Photo by Mike Hutchings / Reuters
Nhlangano, Eswatini (previously Swaziland), is witnessing some harsh realities where grandmothers are risking it all to provide for their families with illegal cannabis farms.
You might have heard of the kingdom’s famous “Swazi Gold” strain, but what you didn’t know is that the ones harvesting and caring for these precious plants are nurturing grandmothers and sole carers for many orphaned children due to HIV/Aids epidemic.
Enter Noncedo Manguya, caregiver for five grandchildren, along with two other children from her extended family. “I had three children, but they all passed away, leaving me with five grandchildren to care for. All my children were HIV positive, and they died because of that. I also take care of two other children, relatives to my late husband, whose parents are also dead,” she told the Guardian.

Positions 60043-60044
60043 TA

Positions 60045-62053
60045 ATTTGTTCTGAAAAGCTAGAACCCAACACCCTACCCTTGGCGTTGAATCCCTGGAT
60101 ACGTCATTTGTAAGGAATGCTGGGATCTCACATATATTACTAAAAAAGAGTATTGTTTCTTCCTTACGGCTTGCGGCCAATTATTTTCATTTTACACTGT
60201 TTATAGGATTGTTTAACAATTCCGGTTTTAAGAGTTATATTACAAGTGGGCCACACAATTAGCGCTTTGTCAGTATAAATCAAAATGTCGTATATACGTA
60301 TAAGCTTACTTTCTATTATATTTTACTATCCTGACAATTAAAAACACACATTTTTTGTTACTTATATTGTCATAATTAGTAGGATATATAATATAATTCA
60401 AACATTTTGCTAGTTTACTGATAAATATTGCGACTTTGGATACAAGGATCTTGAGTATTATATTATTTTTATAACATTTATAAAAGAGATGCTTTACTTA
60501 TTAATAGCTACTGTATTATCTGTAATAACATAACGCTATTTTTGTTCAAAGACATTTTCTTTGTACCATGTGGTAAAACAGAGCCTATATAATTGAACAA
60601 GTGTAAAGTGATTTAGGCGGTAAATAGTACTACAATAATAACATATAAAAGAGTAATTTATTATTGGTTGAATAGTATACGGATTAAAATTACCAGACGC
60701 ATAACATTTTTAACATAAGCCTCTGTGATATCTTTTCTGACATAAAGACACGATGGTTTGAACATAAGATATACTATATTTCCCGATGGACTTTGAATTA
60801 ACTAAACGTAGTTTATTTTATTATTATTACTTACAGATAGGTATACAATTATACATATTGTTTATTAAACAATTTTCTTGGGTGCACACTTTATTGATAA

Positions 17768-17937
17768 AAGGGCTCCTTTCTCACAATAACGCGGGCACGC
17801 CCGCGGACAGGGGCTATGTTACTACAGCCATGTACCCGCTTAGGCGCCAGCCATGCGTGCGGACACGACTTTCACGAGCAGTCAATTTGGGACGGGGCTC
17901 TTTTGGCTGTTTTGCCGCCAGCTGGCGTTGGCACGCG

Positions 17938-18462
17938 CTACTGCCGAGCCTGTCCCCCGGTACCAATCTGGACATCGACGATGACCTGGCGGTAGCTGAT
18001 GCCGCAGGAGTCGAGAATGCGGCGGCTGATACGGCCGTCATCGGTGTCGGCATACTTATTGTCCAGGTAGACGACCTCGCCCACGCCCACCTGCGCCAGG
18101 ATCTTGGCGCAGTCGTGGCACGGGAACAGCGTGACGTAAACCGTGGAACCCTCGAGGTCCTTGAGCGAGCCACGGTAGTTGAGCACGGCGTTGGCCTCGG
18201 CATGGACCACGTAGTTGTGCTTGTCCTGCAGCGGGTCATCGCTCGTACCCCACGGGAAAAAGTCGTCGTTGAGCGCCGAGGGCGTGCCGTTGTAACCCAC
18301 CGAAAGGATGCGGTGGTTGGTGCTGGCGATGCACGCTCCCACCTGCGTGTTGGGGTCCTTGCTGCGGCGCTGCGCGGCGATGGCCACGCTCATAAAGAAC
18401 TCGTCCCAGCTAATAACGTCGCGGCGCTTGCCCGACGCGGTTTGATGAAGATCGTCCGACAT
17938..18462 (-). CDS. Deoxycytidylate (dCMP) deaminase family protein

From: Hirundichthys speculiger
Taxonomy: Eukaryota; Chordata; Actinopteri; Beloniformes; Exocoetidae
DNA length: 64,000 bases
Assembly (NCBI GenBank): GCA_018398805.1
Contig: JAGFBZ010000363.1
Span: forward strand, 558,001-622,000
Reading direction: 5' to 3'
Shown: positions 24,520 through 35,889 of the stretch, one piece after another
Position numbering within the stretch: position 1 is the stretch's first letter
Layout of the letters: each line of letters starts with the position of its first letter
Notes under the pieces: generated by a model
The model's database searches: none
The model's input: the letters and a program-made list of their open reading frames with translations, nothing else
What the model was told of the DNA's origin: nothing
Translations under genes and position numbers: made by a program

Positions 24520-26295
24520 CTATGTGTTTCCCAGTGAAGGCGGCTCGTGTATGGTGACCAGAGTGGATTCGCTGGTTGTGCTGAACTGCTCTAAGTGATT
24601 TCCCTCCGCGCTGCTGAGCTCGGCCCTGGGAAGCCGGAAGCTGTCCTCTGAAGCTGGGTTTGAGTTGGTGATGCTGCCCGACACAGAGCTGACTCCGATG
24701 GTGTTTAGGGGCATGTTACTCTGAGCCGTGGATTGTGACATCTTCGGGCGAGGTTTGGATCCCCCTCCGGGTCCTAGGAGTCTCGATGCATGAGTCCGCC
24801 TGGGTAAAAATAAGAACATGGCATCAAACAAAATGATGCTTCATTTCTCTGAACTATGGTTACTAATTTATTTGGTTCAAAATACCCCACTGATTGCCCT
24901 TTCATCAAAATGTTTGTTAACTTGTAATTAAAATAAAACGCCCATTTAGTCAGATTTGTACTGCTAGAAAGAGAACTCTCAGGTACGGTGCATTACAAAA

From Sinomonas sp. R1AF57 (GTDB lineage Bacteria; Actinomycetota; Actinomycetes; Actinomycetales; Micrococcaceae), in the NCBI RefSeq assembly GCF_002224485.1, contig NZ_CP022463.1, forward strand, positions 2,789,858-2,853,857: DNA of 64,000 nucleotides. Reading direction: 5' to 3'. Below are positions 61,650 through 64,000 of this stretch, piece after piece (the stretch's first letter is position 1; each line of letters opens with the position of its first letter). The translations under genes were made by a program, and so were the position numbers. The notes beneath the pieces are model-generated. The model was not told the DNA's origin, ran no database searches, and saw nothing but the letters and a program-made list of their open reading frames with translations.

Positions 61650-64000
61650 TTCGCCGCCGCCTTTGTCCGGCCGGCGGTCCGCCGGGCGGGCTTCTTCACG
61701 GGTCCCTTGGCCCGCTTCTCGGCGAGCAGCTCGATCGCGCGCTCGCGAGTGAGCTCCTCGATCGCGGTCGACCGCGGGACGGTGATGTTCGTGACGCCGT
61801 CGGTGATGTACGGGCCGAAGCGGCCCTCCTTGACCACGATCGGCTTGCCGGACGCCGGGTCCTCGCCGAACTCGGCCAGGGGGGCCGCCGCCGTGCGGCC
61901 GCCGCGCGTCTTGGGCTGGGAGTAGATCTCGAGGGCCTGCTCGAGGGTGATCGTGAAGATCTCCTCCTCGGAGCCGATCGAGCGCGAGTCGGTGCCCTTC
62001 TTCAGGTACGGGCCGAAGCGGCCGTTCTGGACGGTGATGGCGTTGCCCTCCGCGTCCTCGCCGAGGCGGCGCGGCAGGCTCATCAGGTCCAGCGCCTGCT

Caring for seven children left Manguya struggling to find a job to make ends meet, which led her to produce an illegal grow op, a.k.a, dagga, where she sells her flower to South African dealers. Growers like Manguya sell a gram of cannabis for 7-10 rand (about 0.69 cents USD), which is later resold for more than ten times the price.
“Poverty led me into this business. There are no jobs. These children need to go to school, but there is no help at all from the government. I have to commit crime, farming weed, to ensure I take care of them,” she explained.
Managua isn’t the only woman in Eswatini struggling to make ends meet and turning to cannabis farms to help with financial needs. In fact, according to the International Labour Organization, 23.7% of women in the country are unemployed, and about 12% turn to sex work or other illegal businesses to provide for themselves and family.
The moment we have been waiting for.
A rundown on New Mexico's latest news on legal cannabis.